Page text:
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The split x-jaw technique divided the open field that contained the entire PTV into 2 fields with overlap on each side of the central axis, resulting in a total of 4 treatment arcs. The fields were limited to 15 cm to offer increased modulation and conformality. The split x-jaw technique has shown positive results in head and neck treatment planning however, exploring the versatility of the technique in other areas of the body, such as the abdomen and pelvis, is necessary. The aim of this paper was to introduce the split x-jaw planning technique for the treatment of endometrial carcinoma and investigate the advantages over open and limited approaches. Methods and Materials Patient Selection Twenty patients diagnosed with endometrial carcinoma in need of radiotherapy were selected retrospectively for this study. To be considered, each case needed an established PTV requiring an x-jaw greater than 19 cm for adequate coverage. The CTV was contoured and expanded by 0.7 cm to create the PTV based on the Radiation Therapy Oncology Group (RTOG) 0921 protocol. Boost plans were not included in the research. The patients were imaged in the treatment position with a Siemens CT scanner using 0.3 cm slice thickness. Each patient was positioned head first and supine with a Vac Fix Cushion under the legs for immobilization. The arms were placed high on the chest holding a blue ring for patients with no nodal disease involvement. Cases with nodal involvement were scanned with the arms up on a wingboard. The attending radiation oncologist placed a vaginal marker for delineation in 19 of the 20 cases and 3-point reference marks were created for setup reproducibility. The scan parameters included anatomy from the second lumbar vertebral body through mid-femur in 14 cases. The remaining 6 patients showed paraaortic nodal involvement and required more margin on the superior aspect of the imaging study. Contouring Following simulation, patient datasets were imported into the Eclipse 13.5 treatment planning system (TPS) for delineation of target volumes and OAR. Target volumes were developed by the attending radiation oncologist to include the GTV and CTV according to the RTOG 0921 protocol guidelines. The CTV was contoured and expanded by 0.7 cm to create the PTV for adequate treatment margin. The OAR were contoured by the medical dosimetrist and included the bladder, rectum, sigmoid, bowel, and right and left femoral heads according to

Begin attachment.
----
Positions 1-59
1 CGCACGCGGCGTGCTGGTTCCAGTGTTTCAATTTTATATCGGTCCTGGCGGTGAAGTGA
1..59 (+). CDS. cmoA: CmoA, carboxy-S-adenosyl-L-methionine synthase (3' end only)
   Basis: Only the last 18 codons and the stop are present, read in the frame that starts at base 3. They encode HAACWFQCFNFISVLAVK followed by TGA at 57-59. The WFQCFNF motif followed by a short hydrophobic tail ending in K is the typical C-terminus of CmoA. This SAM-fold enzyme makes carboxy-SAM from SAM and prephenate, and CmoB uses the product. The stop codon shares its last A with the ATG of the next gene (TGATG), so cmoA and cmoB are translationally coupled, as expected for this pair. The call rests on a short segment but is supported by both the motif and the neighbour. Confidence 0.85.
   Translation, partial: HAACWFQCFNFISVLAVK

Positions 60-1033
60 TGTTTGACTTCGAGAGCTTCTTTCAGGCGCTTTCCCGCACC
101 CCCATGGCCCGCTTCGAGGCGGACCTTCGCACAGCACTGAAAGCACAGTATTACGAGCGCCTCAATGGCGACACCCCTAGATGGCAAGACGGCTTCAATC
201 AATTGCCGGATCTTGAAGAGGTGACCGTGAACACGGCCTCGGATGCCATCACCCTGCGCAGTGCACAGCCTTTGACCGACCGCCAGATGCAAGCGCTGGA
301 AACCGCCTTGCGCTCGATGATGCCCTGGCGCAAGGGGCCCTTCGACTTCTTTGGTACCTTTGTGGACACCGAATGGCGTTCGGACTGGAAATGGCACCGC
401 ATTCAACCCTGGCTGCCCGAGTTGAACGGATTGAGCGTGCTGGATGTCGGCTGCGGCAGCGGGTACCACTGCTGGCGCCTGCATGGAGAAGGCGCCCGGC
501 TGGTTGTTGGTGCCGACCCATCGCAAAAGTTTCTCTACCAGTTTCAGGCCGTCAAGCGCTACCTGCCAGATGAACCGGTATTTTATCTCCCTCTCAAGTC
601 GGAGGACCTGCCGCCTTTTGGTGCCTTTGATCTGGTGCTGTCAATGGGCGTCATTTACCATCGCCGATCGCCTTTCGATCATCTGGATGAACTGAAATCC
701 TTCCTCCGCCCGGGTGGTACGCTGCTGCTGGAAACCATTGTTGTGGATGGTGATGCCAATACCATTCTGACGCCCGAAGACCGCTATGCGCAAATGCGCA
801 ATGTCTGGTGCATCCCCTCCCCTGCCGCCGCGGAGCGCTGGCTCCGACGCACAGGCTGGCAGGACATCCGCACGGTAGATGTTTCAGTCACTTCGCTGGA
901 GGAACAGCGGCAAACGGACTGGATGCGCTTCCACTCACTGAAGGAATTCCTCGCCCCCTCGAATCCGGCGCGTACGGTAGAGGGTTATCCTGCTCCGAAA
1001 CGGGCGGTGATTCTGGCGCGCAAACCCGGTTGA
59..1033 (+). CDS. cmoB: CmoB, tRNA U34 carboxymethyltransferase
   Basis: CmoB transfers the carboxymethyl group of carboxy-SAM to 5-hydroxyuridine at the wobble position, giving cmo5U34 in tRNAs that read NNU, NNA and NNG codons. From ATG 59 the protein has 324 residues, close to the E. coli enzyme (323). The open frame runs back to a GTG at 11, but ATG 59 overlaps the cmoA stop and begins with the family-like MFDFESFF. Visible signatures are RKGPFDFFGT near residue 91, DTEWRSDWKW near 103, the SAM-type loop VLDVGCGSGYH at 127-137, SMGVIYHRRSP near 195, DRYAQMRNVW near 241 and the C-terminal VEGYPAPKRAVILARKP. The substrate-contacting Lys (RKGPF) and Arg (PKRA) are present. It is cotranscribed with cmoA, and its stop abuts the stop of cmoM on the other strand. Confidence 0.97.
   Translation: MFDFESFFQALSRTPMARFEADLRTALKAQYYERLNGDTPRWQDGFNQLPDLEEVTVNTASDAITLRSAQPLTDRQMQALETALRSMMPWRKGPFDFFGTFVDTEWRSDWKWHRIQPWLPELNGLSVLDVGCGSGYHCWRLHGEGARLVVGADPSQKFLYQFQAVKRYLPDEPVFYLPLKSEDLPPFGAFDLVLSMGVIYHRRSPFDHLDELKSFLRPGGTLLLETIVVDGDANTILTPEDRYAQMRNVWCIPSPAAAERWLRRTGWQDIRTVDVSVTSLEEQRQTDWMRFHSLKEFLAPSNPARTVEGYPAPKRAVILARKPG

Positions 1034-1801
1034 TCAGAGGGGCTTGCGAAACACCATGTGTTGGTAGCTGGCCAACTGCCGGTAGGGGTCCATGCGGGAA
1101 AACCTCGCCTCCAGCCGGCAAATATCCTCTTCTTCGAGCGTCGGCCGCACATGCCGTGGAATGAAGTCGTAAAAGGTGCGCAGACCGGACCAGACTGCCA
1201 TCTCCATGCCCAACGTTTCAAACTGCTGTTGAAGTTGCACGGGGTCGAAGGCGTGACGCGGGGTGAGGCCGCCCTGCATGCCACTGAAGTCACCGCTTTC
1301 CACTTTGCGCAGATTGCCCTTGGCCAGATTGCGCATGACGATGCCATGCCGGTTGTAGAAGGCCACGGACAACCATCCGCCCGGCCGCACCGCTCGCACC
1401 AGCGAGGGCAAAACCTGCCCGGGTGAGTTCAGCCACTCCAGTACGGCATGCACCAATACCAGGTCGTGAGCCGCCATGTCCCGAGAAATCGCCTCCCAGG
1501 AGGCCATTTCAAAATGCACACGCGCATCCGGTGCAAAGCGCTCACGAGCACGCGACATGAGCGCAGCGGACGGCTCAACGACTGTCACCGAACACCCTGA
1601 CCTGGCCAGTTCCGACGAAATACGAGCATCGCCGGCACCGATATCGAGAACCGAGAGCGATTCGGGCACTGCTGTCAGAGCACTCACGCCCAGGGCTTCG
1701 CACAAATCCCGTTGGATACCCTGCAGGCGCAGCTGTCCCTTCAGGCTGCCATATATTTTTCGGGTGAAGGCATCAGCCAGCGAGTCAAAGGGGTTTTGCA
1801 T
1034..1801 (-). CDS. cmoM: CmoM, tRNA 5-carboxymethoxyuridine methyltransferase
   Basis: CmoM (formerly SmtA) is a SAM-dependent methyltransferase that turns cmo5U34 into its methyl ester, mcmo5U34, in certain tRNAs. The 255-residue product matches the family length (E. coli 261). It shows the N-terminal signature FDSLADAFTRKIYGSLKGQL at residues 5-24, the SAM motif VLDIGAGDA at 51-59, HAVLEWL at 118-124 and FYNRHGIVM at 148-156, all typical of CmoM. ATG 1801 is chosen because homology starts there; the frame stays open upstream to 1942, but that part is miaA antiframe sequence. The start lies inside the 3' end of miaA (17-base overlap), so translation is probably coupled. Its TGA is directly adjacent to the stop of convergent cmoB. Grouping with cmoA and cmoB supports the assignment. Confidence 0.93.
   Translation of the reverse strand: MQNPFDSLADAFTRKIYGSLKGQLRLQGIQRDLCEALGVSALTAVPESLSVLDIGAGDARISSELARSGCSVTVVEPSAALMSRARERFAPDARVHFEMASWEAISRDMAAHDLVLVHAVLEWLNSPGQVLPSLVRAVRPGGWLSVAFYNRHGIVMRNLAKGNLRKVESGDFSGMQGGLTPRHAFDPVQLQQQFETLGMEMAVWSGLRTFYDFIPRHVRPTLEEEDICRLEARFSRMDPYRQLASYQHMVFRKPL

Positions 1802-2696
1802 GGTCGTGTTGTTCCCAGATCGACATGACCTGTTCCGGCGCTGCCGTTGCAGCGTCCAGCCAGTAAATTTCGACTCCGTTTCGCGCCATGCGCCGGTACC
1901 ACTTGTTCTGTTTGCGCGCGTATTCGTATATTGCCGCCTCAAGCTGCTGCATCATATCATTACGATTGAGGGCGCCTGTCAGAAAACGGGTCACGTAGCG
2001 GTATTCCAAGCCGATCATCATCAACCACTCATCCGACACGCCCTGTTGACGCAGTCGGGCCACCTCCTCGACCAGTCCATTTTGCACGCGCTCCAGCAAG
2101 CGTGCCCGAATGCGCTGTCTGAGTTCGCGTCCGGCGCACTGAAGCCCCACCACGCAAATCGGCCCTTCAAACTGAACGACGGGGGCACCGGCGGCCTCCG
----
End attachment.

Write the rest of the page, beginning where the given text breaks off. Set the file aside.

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RTOG 0921 protocol guidelines. The kidneys were also contoured for paraaortic nodal involvement. Prior to planning for this study, image datasets were evaluated, and contours were modified on an as needed basis for consistency and correctness. Treatment Planning For each case, three separate treatment plans were generated to include the open, limited, and split x-jaw planning techniques utilizing the Eclipse 13.5 TPS. A single dosimetrist completed at 60 plans for this study to reduce variability. Patients were prescribed a dose of 45 Gy in 25 fractions and boost plans were not included in this study. The Eclipse Arc Geometry Tool was used to place the isocenter in the center of the PTV and treatments were executed on a Varian Truebeam linear accelerator with beam energies of 6MV and maximum dose rates of 600 MU/min. The open and limited techniques employed coplanar dual arcs (clockwise rotation from 180° to 179° and counter-clockwise rotation from 179° to 180°) with couch rotation 0°. The collimators were set to 15° and 345° respectively to minimize contribution of the tongue-and- groove effect to the dose. The field size for the open x-jaw method was created automatically using the Arc Geometry Tool, expanding the x-jaw to encompass the entire target volume (Figure 1). The limited x-jaw method utilized the same isocenter but restricted the total x-jaw expansion to 15 cm with 7.5 cm in both the positive and negative direction (Figure 2). The split x-jaw technique employed 4 arcs (2 clockwise rotations from 180° to 179° and 2 counter-clockwise rotations from 179° to 180°) with couch rotation 0°. The first 2 fields were developed by using the Eclipse Arc Geometry tool, expanding the jaws to cover the entire PTV. These fields were duplicated resulting in 2 clockwise and 2 counter-clockwise arcs. The clockwise arcs were named 1 and 1A respectively. Beginning with field 1, the X2 jaw was closed so the maximum width was 15 cm resulting in coverage of the right side of the PTV (Figure 3a). Using field 1A, the X1 jaw was closed so the maximum width was 15 cm resulting in coverage of the left side of the PTV (Figure 3b). These steps were repeated to create the counter-clockwise arcs with names 2 and 2A. Although the split x-jaw method utilized 4 arcs, it essentially divided the open x-jaw fields in half and limited each to 15 cm, therefore, encompassing the same volume as the open field, but creating an advantage of increased modulation with the 15 cm field sizes.